iphones, smart phones and generally dumb ideas

So, I’m still pretty excited about the iphone and I’d love to hear personal stories of use.

That being said, I was speaking with a client of mine the other day when the iphone came up. My client was saying that the iphone is not really a business person’s phone. His perspective was that if you can only access your contacts by last name, that’s pretty useless.

If you think about it, that makes a lot of sense: I know Clay w/ XYZ Corp and Phil with ABC inc but who’s Clay Smith or Phil Klein? The people at blackberry (RMI) understood this and made the search function within the contacts (address book) go through each text field for matches–so if you couldn’t remember the prospect’s name but did the company, wham-bam, there it is.

My client also mentioned that emails can only be accessed by refreshing the mail client. (is that the right way to describe it?) Blackberries are on auto-pilot. And if you’re expecting an important email and need to know when it hits your box, hitting refresh a thousand times like Marge in the Simpsons is going to be boring, excessive, and a down-right retarded use of time.
Another problem I have w/ PDA’s, smart phones, crack-berries, and iphones in general is portability. Maybe I’m just picky but I hate–and I mean HATE–having big, bulky things in my pockets. I don’t like the feeling (ask Adria!) of stuff cramping my legs or jabbing me in the butt when I sit down.woman phone bikini (Small stuff like my keys don’t even get noticed but the phone…that’s another story. I’m pretty sure I’ve crank-called 3443234323434234 and 1232#94* about a half-dozen times in the last month just because I sat on my phone).
What was the market solution to this problem?

Carrying cases.

phone carrying caseEeeeek, talk about making a problem worse. So now, instead of having a bulky thing in my pocket, I have to carry it around on my hip. Not only is this transference of the problem (not in my pockets but on my hip where I’m going to bump it into walls, corners, furniture, etc) but it’s an aggravation of the problem: Now everyone looks like a douche bag with their little fanny-phones (get it? not fanny-packs…echem…moving right along…). It’s almost as bad–but really not quite as bad–as the people walking around with blue-tooth receivers in their ears. That’s about the definition of a douche bag. bluetooth phone receiver(to all you douche bags out there: are you really getting so many calls that you can’t just ‘attach’ the blue tooth when you have an incoming call? or do you really think it makes you look cool/important? Don’t think that everyone isn’t noticing that you’re NOT on the phone 99% of the time…)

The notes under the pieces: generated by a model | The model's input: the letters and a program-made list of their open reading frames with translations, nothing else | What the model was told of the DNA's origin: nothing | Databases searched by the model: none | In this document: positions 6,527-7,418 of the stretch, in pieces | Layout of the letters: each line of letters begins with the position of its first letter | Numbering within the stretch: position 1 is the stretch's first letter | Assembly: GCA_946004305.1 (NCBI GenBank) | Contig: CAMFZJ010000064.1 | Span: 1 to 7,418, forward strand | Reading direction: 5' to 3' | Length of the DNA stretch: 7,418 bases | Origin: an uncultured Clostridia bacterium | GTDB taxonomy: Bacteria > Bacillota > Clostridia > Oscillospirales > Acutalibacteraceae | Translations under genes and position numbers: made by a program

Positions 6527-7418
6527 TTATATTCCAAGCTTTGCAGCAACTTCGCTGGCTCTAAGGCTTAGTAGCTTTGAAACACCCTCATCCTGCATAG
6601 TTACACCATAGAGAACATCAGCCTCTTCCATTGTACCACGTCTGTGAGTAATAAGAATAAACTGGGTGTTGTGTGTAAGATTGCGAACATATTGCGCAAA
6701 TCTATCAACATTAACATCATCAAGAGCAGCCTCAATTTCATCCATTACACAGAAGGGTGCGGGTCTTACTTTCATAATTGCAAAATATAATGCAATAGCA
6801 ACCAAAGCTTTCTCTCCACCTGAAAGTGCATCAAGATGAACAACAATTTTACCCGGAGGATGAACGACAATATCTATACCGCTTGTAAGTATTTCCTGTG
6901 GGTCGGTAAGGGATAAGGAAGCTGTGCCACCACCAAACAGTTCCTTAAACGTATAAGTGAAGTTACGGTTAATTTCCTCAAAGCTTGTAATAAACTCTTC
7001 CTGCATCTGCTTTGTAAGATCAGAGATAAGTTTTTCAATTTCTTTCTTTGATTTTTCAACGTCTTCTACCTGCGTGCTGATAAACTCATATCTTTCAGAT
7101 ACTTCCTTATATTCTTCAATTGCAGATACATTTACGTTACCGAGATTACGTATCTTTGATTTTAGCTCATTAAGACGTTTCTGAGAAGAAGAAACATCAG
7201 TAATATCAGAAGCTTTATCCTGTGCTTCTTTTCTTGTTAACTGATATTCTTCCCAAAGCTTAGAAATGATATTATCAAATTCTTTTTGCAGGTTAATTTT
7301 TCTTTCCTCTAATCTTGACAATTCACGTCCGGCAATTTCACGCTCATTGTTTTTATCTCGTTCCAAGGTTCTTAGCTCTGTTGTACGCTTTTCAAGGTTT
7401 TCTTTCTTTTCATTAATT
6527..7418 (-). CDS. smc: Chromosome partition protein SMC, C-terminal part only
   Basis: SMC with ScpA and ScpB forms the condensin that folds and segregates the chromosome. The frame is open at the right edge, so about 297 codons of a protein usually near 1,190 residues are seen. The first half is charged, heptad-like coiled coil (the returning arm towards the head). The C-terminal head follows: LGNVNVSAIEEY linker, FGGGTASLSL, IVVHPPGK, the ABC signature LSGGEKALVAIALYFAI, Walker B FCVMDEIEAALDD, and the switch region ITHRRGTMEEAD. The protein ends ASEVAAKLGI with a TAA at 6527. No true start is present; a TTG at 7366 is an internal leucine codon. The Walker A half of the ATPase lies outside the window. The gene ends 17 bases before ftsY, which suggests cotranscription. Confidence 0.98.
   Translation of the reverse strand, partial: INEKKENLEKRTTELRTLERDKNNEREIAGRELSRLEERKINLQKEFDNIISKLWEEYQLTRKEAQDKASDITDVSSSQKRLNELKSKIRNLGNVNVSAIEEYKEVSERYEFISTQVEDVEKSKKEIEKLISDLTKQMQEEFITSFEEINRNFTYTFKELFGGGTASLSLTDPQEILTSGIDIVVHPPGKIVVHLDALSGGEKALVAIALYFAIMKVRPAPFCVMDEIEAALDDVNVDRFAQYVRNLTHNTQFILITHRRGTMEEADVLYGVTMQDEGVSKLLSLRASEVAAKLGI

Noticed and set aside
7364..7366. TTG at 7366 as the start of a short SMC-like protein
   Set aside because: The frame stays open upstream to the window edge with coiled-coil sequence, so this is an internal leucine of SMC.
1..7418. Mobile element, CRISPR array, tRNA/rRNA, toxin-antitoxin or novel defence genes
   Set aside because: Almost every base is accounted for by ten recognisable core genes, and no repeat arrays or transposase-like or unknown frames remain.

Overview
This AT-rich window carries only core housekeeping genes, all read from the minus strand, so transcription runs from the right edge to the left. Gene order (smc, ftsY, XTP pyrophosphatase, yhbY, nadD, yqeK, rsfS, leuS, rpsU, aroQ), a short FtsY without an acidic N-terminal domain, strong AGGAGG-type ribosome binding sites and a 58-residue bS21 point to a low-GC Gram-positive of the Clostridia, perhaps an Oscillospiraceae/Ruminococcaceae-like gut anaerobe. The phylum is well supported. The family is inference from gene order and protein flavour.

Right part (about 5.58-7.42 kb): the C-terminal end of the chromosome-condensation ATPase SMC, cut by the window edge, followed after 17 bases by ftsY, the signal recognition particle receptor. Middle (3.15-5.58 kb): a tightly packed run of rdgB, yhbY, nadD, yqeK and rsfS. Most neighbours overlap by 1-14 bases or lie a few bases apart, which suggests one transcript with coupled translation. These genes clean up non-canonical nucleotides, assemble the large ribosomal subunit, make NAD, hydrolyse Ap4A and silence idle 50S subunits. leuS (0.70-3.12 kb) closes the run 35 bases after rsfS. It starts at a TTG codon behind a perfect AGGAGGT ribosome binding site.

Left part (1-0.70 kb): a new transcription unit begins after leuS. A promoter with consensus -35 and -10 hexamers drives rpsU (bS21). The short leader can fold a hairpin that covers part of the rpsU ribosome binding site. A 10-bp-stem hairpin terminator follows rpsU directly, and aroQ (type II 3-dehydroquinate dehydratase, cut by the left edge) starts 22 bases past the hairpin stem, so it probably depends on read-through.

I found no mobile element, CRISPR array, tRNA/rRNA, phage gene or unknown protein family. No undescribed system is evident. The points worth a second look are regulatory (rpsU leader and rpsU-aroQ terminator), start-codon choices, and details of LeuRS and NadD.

What’s more, I’m a total clutz; I drop everything. My phone has survived hell and has a scratched up display to prove it. I received my blackberry for free through various rebates but let’s just say I buy a 500 dollar iphone. What happens after a year goes by and I’ve dropped it a half-dozen times. Hell, will it even survive the first fall!?

My point is, we’re all geeked out over “new” technology (i.e. products for our fetishized purchasing habits) but as consumers our standards seem pretty low. I’m ready for something really innovative, like an implant on my wrist and in my ear that can be triggered by thought. Now that would be worth $500! 😉
Apple reminds me of a line in Zoolander: “Mugatu (Apple) is so hot right now he could wrap shit in tinfoil and sell them as earrings (innovations).”

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